capital, and the hightide period.
Deputy Bangkok Governor Pornthep Techapaiboon yesterday said runoff would likely reach Bangkok at the time the seawater level peaks, on October 26-27, added to which the rainy season had not yet ended.
Pornthep said more than 200,000 sandbags had already been formed into temporary embankments in the capital along the Chao Phya River, in addition to the permanent embankment. Both types of embankment are 2.5 metres above sea level.
Sanya Cheenimit, who heads the BMA's Drainage and Sewerage Department, said all 214 water gates in the capital were now closed to prevent water from the Chao Phya from flowing into canals.
More than half of the EU's 27 countries score badly in the annual press freedom index carried out by the Paris-based NGO Reporters without Borders - a negative trend compared to previous years, even though three EU members are the freest places
in the world in which to be a journalist.
It is disturbing to see several European Union member countries continuing to fall in the index. If it does not pull itself together, the EU risks losing its position as world leader in respect for human rights, Reporters Without Borders
secretary-general Jean-Francois Julliard said in a statement accompanying the study.
Thirteen of the EU's 27 members are in the world top 20. But some of the other 14 stand very low while the gap between good and bad performers continues to widen, the report says.
The poor performers include France and Italy, where events in the past year – violation of the protection of journalists' sources, concentration of media ownership, displays of contempt by government officials and judicial summonses - continue to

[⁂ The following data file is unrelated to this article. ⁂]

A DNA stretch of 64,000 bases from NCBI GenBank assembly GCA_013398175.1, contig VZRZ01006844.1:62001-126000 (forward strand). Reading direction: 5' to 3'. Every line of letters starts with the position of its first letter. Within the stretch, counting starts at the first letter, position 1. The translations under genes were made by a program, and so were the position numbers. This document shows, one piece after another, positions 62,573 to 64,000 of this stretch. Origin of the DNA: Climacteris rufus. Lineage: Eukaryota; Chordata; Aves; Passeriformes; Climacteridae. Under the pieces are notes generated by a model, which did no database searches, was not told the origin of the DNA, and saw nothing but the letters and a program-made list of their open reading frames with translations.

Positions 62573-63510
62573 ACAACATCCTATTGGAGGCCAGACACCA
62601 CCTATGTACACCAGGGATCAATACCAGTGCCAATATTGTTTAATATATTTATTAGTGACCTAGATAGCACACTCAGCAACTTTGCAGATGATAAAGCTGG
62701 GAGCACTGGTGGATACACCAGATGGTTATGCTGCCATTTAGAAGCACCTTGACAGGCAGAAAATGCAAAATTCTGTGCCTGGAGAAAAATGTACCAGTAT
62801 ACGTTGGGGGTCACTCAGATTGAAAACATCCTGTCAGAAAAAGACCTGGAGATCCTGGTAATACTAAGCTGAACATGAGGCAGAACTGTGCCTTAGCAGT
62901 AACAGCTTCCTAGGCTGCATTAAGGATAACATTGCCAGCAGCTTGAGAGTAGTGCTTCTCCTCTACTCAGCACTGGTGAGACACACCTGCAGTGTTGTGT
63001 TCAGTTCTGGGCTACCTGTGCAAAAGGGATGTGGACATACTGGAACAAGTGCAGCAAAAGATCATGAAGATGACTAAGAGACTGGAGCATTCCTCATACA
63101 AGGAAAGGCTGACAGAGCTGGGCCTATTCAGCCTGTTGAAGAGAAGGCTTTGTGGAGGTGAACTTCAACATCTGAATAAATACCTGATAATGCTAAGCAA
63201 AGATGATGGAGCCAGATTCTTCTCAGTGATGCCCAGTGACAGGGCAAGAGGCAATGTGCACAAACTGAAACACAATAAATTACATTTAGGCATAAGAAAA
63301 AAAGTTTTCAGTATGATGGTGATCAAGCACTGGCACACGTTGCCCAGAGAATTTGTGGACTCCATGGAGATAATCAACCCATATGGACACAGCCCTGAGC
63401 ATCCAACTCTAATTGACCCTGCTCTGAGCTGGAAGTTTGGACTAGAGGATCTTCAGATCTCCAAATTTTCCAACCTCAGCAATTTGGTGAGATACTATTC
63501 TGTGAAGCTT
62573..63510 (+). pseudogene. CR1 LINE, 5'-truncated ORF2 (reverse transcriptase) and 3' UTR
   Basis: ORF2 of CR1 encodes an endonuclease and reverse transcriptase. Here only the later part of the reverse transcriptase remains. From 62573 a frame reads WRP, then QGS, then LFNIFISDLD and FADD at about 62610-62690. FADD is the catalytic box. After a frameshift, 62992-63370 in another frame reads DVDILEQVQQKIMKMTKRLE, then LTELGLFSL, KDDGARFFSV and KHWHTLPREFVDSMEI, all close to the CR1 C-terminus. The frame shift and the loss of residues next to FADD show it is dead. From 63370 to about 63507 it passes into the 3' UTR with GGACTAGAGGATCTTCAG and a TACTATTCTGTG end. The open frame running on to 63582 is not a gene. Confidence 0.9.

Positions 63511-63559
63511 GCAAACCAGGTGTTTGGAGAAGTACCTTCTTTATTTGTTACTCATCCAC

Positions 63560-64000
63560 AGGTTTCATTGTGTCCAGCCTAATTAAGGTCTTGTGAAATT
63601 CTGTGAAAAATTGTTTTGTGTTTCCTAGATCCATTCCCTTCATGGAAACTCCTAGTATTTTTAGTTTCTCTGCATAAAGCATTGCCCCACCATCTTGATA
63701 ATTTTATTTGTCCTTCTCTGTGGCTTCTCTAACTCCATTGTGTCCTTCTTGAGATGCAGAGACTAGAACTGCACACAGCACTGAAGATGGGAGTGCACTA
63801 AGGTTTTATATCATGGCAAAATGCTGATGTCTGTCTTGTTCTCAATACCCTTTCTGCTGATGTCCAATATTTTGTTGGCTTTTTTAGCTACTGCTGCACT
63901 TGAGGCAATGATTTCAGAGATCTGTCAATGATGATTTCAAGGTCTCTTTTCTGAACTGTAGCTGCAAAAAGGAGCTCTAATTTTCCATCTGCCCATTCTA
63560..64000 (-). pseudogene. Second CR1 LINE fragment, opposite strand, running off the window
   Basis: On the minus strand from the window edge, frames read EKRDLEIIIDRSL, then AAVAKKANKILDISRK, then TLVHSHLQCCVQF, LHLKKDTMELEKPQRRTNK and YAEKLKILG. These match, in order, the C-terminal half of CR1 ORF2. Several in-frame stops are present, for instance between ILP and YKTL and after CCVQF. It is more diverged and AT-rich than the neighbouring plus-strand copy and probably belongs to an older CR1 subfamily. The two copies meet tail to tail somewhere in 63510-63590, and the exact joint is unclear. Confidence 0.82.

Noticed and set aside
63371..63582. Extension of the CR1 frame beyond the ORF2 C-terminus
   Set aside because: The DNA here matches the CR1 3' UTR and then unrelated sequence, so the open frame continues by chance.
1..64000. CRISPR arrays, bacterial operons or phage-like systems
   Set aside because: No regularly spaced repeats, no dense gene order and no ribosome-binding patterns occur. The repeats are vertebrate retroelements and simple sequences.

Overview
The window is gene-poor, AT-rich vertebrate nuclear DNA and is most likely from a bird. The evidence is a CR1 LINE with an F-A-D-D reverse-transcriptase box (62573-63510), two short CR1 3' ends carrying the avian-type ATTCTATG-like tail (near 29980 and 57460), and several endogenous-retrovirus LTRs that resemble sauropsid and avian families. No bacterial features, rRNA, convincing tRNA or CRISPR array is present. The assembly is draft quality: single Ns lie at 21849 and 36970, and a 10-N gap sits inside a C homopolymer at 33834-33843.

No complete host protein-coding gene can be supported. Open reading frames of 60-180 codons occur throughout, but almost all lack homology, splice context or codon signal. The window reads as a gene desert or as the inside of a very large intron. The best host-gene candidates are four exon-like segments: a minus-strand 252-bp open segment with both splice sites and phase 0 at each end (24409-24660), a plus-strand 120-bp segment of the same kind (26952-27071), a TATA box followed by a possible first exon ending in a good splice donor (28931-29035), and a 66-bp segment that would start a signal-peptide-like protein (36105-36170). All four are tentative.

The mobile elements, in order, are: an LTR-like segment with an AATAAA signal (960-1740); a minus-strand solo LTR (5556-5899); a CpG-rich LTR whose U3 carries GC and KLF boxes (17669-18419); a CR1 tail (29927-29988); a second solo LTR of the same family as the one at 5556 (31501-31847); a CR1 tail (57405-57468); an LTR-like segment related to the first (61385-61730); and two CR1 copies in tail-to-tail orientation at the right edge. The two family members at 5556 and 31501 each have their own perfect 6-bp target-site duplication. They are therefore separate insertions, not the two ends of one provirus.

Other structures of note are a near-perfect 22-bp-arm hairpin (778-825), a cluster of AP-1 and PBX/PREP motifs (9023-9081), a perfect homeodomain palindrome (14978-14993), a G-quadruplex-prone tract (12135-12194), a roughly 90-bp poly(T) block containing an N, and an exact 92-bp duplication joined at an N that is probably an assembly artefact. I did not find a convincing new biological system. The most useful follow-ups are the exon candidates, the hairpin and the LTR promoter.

follow a negative line.
Italy, where some 10 journalists still live under police protection, stayed in 49th place out of 178, scoring worse than Bosnia and sharing the same position as Burkina Faso.
Greece got the worst marks in the EU, plummeting a huge 35 places to 70, where it now sits alongside the bloc's other meida villain, Bulgaria.
The Greek plunge is due to political unrest and related physical attacks on journalists. Athens was also criticised for political meddling, going so far as to ask the German government to apologise for nasty headlines about the Greek
economic crisis in the Stern magazine.
Romania went down two places to 52. Reporters Without Borders noted that the government now considers the media a threat to national security and plans to censor activities.
At the top end, Finland, Sweden and the Netherlands share the pole position with non-EU members Norway, Iceland and Switzerland. The group-of-six has held the top score since the index was created in 2002.
Iceland won special praise for its bill, the Icelandic Modern Media Initiative (IMMI), to provide a unique level of legal protection for reporters.
In Denmark, which holds 11th place, murder attempts against Mohammed cartoonists Kurt Westergaard and Lars Vilks, could create a climate of self-censorship, Reporters Without Borders warned.
The survey also pointed to serious violations on the EU's doorstep.
EU candidate Turkey was placed in 138th place, next to Ethiopia (139) and Russia (140). The NGO spoke of a frenzied proliferation of lawsuits [and] incarcerations of reporters.
EU aspirant Ukraine placed at 131. Censorship has signalled its return, particularly in the audiovisual sector, the study said on the return to power of Russia-friendly President Viktor Yanukoych.
Elsewhere the Philippines, Ukraine, Greece and Kyrgyzstan all fell sharply in this year's index. In the Philippines this was due to the massacre of around 30 journalists by a local baron, in Ukraine to the slow and steady deterioration in press
freedom since Viktor Yanukovych's election as president in February, in Greece to political unrest and physical attacks on several journalists, and in Kyrgyzstan to the ethnic hatred campaign that accompanied the political turmoil.
India's and Thailand's rankings drop due to a breakout of serious violence Political violence has produced some very troubling tumbles in the rankings. Thailand (153rd) – where two journalists were killed and some fifteen wounded while covering
the army crackdown on the red shirts movement in Bangkok – lost 23 places, while India slipped to 122nd place (-17) mainly due to extreme violence in Kashmir.